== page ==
Prioritize Praise and Worship. Grow comfortable expressing your heart in joyful adoration. Psalm 100 NIV. Prioritize edifying Fellowship. You were made for community. Acts 2:46-47 NKJV. That is where you grow and serve best. “Let us not neglect our meeting together . . but encourage and warn one another.” Hebrews 10:24-25 NLT. Spiritual practices develop a life that abides in Christ, trusts His finished work on the cross, and celebrates your identity in Christ.

Today, I pray for you that your identity is rooted and built up in Christ Jesus.

Christian Communications

Bible

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Encouraged and Encouraging

August 25th, 2015

“That you and I may be mutually encouraged by each other’s faith.” Romans 1:12 NIV.

Encouragement is evidenced in conviction, confidence, and courage.

Never Give Up

My thoughts and comments today are about being “encouraged and encouraging.”

Someone rightly observed, “Misery loves company.” Misery tends to choose similar company. Trust me; they will not be profitable for you and you aren’t helpful to them. Their depleted emotions further diminish yours. Encouragement is less about emotions and more about positive actions. Encouragement is evidenced in your conviction, confidence, and courage. I suggest three practical sources of encouragement.

Learn to encourage yourself in God and His Word. “Let the word of Christ dwell in you richly in all wisdom, teaching and admonishing one another in psalms and hymns and spiritual songs, singing with grace in your hearts to the Lord.” Colossians 3:15-17 NKJV. Betrayed, deposed, and driven from Jerusalem by his rebellious son, Absalom, “David was greatly distressed . . but David encouraged himself in the Lord his God.” 1 Samuel 30:6 KJV. The Word of God has power to heal your emotions, calm your fears, and refresh your heart. Read Psalm 19:7-10 NLT.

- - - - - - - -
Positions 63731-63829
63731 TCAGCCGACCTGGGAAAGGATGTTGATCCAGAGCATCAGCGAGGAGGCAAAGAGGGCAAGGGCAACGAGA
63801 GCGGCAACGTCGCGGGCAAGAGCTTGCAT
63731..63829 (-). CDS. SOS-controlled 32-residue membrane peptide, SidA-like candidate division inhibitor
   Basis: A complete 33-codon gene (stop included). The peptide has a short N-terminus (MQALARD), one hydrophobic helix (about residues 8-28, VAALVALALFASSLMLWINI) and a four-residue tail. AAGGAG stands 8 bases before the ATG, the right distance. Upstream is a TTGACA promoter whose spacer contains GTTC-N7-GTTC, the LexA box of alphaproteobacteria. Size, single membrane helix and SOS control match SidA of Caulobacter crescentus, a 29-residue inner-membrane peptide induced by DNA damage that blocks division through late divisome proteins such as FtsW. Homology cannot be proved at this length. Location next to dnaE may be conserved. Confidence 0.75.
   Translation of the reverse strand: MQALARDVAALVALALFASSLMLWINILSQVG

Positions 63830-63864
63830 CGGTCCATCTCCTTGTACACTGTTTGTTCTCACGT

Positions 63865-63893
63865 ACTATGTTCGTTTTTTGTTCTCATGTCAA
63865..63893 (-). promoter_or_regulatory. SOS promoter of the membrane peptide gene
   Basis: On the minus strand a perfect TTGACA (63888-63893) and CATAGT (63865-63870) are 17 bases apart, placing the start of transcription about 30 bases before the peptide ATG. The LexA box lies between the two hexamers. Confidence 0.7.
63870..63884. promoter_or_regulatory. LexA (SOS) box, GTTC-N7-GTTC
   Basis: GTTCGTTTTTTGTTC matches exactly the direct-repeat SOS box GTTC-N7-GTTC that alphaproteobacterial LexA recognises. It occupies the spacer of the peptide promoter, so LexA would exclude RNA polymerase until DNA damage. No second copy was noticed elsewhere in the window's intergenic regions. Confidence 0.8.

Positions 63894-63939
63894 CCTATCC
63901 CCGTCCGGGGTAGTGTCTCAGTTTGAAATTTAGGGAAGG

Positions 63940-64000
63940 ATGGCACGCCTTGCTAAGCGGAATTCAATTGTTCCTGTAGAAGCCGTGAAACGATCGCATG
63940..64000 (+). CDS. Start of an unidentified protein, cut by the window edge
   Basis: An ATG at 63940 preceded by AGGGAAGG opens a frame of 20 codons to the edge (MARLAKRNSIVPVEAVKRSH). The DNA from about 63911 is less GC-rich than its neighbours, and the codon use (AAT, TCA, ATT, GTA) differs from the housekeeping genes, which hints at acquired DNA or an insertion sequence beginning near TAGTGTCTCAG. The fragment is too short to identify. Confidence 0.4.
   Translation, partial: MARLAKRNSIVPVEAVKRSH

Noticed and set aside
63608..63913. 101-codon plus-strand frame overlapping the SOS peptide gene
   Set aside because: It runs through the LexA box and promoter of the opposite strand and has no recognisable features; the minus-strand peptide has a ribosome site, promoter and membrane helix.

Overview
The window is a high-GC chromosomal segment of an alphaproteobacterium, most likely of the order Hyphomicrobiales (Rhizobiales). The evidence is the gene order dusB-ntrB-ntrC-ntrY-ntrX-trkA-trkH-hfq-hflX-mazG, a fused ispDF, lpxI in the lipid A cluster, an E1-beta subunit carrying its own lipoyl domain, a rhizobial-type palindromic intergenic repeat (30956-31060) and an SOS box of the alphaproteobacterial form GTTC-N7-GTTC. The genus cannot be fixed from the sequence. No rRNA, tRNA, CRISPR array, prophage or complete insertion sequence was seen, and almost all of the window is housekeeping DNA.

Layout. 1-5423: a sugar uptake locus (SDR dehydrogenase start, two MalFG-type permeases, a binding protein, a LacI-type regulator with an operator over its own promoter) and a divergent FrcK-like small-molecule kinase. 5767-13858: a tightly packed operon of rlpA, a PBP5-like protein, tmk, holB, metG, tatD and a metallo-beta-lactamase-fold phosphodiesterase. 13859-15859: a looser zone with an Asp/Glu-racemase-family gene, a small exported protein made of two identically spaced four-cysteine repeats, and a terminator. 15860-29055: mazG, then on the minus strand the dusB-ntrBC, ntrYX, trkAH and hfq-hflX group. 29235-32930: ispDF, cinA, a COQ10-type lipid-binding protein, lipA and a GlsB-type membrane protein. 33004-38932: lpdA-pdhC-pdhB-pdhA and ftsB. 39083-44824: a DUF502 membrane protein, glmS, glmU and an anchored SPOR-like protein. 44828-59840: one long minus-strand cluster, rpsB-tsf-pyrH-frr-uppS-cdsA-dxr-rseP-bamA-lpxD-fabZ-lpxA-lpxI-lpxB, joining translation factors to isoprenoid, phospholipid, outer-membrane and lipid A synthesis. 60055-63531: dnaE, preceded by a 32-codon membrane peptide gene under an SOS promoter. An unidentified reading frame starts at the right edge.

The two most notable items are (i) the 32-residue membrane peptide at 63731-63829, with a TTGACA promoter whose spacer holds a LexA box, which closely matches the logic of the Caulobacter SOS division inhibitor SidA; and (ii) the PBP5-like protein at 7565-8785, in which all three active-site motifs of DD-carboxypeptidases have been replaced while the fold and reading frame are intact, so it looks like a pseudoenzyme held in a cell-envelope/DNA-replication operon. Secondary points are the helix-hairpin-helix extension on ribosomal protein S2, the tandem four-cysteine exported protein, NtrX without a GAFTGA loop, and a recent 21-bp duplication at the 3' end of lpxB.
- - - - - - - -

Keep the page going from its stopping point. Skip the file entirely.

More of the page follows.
The Word of God and the grace of God is sufficient whatever your season or circumstance. The Apostle Paul describes such moments, “May our Lord Jesus Christ and God our Father, Who loved us and by His grace gave us eternal encouragement and good hope, encourage your hearts and strengthen you in every good deed and word.” 2 Thessalonians 2:16-17 NIV. The Scriptures refocus your attention on Jesus; Jesus is the great Encourager. See Romans 15:4-5 NIV.

Choose to be an encourager to others. “I long to see you so that I may impart to you some spiritual gift to make you strong – that is, that you and I may be mutually encouraged by each other’s faith.” Romans 1:11-12 NIV. Is there anything you give others more valued and mutually rewarding than the gift of encouragement? You can’t encourage others when you are discouraged. Sow encouragement; reap encouragement. Encouragement returns from those you have encouraged. There is a familiar, but often misapplied, Biblical principle of generosity that is true in every application. “If you give, you will receive . . Whatever measure you use in giving – large or small – it will be used to measure what is given back to you.” Read Luke 6:37-38 NLT. Notice that the surrounding context is relational rather than monetary.